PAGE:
Health and wellness

What Travellers Should Know About the Novel Coronavirus (COVID-19)

Cathay Pacific's Head of Occupational Health shares expert advice about the novel coronavirus

Valni Haughton, Head of Occupational Health at Cathay Pacific Airways, shares information about the current outbreak of the novel coronavirus (COVID-19) based on expert advice from the WHO, IATA and Hong Kong’s local health authority, and how Cathay Pacific is responding to the situation.

Valni Haughton, Head of Occupational Health at Cathay Pacific Airways, shares about current outbreak of the novel coronavirus

What is the novel coronavirus?

Coronaviruses are a large family of viruses found in both animals and humans. Some can cause illnesses in people, ranging from the common cold to more severe diseases such as Middle East Respiratory Syndrome (MERS) and Severe Acute Respiratory Syndrome (SARS). The new, or ‘novel’ coronavirus is a previously unidentified strain of coronavirus, which is responsible for the outbreak that began in Wuhan, China in December 2019.

How concerned should we be?

As with other respiratory illnesses, the novel coronavirus can present with mild symptoms including a runny nose, sore throat, cough and fever. It can however be more severe for some persons and, on rare occasions, the disease can be fatal. Older people, and people with pre-existing medical conditions (such as diabetes and heart disease) appear to be more vulnerable to becoming severely ill with the virus.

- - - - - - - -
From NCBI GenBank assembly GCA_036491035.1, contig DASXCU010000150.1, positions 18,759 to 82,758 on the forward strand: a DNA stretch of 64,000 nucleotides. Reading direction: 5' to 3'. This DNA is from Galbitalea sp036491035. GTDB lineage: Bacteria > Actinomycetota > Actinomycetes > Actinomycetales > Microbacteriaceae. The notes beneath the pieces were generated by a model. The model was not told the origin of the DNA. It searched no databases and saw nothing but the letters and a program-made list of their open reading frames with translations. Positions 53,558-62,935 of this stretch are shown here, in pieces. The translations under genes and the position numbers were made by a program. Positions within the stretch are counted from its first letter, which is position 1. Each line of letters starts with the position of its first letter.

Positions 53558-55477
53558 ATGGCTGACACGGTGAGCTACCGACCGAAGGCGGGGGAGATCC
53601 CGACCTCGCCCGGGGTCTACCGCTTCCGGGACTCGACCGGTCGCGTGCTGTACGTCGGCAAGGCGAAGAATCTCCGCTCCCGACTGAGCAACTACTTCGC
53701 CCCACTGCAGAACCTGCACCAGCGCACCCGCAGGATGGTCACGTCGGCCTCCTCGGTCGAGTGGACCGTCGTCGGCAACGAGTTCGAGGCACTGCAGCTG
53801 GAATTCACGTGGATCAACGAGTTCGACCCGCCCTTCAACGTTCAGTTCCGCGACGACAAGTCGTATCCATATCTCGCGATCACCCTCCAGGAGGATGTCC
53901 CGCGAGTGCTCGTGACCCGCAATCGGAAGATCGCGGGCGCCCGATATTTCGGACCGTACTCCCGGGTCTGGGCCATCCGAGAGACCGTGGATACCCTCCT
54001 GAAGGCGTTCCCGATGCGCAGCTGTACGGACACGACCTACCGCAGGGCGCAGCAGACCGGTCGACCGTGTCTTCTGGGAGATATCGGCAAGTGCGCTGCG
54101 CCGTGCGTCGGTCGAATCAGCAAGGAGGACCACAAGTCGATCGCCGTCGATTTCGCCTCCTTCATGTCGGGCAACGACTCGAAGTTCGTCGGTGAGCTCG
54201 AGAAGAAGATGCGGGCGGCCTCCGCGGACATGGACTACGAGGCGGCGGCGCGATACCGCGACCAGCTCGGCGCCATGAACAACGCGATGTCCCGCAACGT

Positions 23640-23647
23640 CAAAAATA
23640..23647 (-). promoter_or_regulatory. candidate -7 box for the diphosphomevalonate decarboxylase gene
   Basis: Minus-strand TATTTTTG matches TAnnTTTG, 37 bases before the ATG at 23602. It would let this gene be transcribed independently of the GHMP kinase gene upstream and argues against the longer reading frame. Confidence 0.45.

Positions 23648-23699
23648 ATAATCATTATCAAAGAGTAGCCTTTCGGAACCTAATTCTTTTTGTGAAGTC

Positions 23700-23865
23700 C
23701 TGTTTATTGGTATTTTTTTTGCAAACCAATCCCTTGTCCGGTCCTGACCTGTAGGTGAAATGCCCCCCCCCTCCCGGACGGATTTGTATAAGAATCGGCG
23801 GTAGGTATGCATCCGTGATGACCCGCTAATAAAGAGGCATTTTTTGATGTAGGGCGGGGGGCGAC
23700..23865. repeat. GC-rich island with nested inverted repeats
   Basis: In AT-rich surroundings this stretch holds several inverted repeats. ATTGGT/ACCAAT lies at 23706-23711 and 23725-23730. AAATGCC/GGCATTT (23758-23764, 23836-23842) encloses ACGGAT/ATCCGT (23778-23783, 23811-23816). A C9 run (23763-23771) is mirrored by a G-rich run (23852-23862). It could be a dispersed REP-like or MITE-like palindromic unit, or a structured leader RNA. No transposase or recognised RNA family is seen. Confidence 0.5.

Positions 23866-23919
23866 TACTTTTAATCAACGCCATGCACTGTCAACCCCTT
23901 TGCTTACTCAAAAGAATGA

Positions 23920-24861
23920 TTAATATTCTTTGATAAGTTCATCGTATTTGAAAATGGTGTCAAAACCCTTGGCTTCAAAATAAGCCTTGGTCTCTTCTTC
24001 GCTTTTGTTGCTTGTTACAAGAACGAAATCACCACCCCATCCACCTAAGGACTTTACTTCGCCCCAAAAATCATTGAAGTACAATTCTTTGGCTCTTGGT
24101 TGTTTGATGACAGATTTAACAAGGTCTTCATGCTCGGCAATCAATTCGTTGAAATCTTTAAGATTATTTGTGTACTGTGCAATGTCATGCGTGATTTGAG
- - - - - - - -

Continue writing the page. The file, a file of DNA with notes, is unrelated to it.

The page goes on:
The risk of exposure will depend largely on a person’s location and whether there is ongoing community transmission of the novel coronavirus. People living or travelling in an area where the virus is circulating may be at risk of infection if they come into close contact with a symptomatic infected person.

Is it safe to fly right now?

According to IATA medical advisor Dr David Powell, the risk of contracting a virus onboard a flight is probably lower than in many confined spaces, because modern aircraft have cabin air filtration systems equipped with High Efficiency Particulate Arrester (HEPA) filters. These filters have similar performance to those used to keep the air clean in hospital operating rooms and industrial clean rooms. These filters are effective at capturing 99.999 per cent of airborne microbes in filtered air. Furthermore the cabin air system delivers approximately 50 per cent outside air and 50 per cent filtered, recirculated air. This means the supplied air is essentially sterile.

The information available tells us that Covid-19 spreads primarily through contact with a symptomatic infected person’s respiratory droplets, which is generated when a person coughs or sneezes, or through droplets of saliva or discharge from the nose. This is called ‘droplet spread’. Similar to other diseases that are spread via this route, the risk of infection to passengers is very minimal, but maintaining good personal hygiene is always recommended while travelling on a plane.

Should I wear a mask?